In the aforementioned interview with The Hollywood Reporter, Murphy spoke briefly about how he sees the White Knight series as a "constant '3rd act' story", believing that each volume appears to be the last in the series when in reality it is not.[4] More than a week before the release of the eighth and final chapter of Batman: Curse of the White Knight, Murphy teased: "In the last issue, Bruce makes a decision that will change the rest of his life and change the course of Gotham forever. The final (battle) between Batman and Azrael is literally a sword wielding duel that might leave one of them dead".[11] Ultimately, when questioned if he intended to write more comic books for the White Knight series, Murphy said he has at least two installments planned after Batman: Curse of the White Knight.[7]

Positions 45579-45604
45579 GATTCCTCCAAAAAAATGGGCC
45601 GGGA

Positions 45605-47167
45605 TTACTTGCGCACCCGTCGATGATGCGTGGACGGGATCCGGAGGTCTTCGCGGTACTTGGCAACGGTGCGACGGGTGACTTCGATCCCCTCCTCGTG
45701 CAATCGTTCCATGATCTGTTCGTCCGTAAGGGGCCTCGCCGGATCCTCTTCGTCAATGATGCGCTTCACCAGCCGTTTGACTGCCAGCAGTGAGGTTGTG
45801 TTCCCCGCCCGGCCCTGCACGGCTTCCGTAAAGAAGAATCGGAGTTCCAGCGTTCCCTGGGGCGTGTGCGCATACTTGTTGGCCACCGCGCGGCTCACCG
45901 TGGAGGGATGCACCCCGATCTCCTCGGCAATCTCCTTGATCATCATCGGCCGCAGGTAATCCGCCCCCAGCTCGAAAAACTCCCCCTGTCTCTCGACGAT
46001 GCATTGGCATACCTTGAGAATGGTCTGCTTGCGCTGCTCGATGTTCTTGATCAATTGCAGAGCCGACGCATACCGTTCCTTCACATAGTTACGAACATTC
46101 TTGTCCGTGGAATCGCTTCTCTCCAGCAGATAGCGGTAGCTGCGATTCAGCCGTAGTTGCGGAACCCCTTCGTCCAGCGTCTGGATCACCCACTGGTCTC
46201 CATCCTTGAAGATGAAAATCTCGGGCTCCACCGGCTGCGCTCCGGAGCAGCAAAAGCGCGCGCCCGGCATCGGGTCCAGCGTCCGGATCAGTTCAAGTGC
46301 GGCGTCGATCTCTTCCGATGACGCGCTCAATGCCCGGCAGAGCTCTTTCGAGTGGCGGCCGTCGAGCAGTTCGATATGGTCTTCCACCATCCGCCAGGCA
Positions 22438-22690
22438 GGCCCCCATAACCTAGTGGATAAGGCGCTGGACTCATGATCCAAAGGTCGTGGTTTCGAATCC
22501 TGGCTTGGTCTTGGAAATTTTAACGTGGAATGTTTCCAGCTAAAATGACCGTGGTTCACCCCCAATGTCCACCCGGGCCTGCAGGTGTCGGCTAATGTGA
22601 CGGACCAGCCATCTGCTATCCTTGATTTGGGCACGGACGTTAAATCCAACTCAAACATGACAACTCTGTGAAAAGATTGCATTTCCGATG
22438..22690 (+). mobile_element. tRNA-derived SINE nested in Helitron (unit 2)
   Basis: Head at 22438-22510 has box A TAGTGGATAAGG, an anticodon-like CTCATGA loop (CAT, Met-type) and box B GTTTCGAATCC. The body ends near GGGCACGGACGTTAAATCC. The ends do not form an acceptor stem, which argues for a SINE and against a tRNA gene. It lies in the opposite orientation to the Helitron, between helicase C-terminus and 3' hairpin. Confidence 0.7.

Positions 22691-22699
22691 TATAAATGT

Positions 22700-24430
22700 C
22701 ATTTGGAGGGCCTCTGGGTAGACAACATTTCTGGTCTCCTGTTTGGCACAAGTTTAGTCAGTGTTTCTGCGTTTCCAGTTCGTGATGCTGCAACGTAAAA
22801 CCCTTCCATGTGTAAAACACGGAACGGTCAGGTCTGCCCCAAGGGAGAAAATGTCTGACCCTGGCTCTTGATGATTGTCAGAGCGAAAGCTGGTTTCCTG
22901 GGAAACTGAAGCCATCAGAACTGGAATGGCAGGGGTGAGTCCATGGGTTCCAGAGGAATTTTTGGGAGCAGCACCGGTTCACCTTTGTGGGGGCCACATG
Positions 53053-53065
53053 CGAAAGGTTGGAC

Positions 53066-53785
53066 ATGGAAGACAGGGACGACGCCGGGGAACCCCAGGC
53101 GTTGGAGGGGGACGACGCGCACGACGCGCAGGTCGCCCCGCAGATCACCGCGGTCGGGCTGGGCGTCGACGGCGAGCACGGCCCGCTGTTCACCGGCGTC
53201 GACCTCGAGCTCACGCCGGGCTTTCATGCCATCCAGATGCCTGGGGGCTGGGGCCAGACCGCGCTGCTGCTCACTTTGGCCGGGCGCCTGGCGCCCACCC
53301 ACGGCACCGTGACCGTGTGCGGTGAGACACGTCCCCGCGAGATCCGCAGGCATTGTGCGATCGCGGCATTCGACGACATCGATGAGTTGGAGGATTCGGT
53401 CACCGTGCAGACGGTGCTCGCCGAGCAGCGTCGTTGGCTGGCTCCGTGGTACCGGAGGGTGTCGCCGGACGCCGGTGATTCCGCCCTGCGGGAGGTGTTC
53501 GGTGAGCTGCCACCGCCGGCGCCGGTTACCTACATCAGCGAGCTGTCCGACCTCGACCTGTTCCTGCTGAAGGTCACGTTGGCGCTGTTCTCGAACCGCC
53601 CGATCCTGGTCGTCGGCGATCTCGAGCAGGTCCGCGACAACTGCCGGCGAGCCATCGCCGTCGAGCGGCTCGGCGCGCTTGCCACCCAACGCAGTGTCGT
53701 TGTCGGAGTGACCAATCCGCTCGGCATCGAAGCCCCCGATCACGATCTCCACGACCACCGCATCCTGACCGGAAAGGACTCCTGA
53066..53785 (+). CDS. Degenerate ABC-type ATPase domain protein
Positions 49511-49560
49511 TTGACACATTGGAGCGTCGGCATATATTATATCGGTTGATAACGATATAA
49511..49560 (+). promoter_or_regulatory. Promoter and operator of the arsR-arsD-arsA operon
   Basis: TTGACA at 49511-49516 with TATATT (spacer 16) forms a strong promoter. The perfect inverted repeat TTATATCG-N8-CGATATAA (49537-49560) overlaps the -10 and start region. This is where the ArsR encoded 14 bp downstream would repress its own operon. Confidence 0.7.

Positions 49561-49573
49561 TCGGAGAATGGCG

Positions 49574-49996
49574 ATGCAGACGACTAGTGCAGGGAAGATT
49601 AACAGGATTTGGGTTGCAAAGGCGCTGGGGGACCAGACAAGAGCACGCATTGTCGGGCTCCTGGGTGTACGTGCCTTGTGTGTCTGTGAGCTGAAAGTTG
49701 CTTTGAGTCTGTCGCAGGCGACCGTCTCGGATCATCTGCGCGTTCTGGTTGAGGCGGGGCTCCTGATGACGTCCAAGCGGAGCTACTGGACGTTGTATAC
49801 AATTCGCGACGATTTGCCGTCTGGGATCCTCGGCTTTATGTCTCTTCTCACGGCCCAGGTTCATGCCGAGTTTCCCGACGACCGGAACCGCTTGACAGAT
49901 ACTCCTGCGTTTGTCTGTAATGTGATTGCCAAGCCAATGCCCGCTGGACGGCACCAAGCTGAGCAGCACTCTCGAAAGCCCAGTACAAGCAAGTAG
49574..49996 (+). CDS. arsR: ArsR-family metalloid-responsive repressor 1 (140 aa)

Batman: Curse of the White Knight was written and illustrated by Sean Murphy and colored by Matt Hollingsworth.[12][13][14] It is the second installment in the Murphyverse's White Knight series, being preceded by Batman: White Knight.[15] Batman: Curse of the White Knight was officially announced in September 2018 by Murphy,[16] as a title under the DC Comics' Black Label — an imprint designed to allow writers to submit their own unique interpretations of traditional DC Universe (DCU) characters for a more mature audience.[17] The eight issues of Batman: Curse of the White Knight were released by DC at monthly intervals,[18] with the first being published on July 24, 2019 and the last on March 25, 2020.[19][20] A collected edition containing all eight issues of the comic book was released on September 15, 2020.[21] Four days later, a special edition of the series was launched in honor of Batman Day.[22]


Title Issue Publication date Ref.
Batman: Curse of the White Knight #1 July 24, 2019 [23]
Batman: Curse of the White Knight #2 August 28, 2019 [24]
Batman: Curse of the White Knight #3 September 25, 2019 [25]
Batman: Curse of the White Knight #4 October 23, 2019 [26]
Batman: Curse of the White Knight #5 December 11, 2019 [27]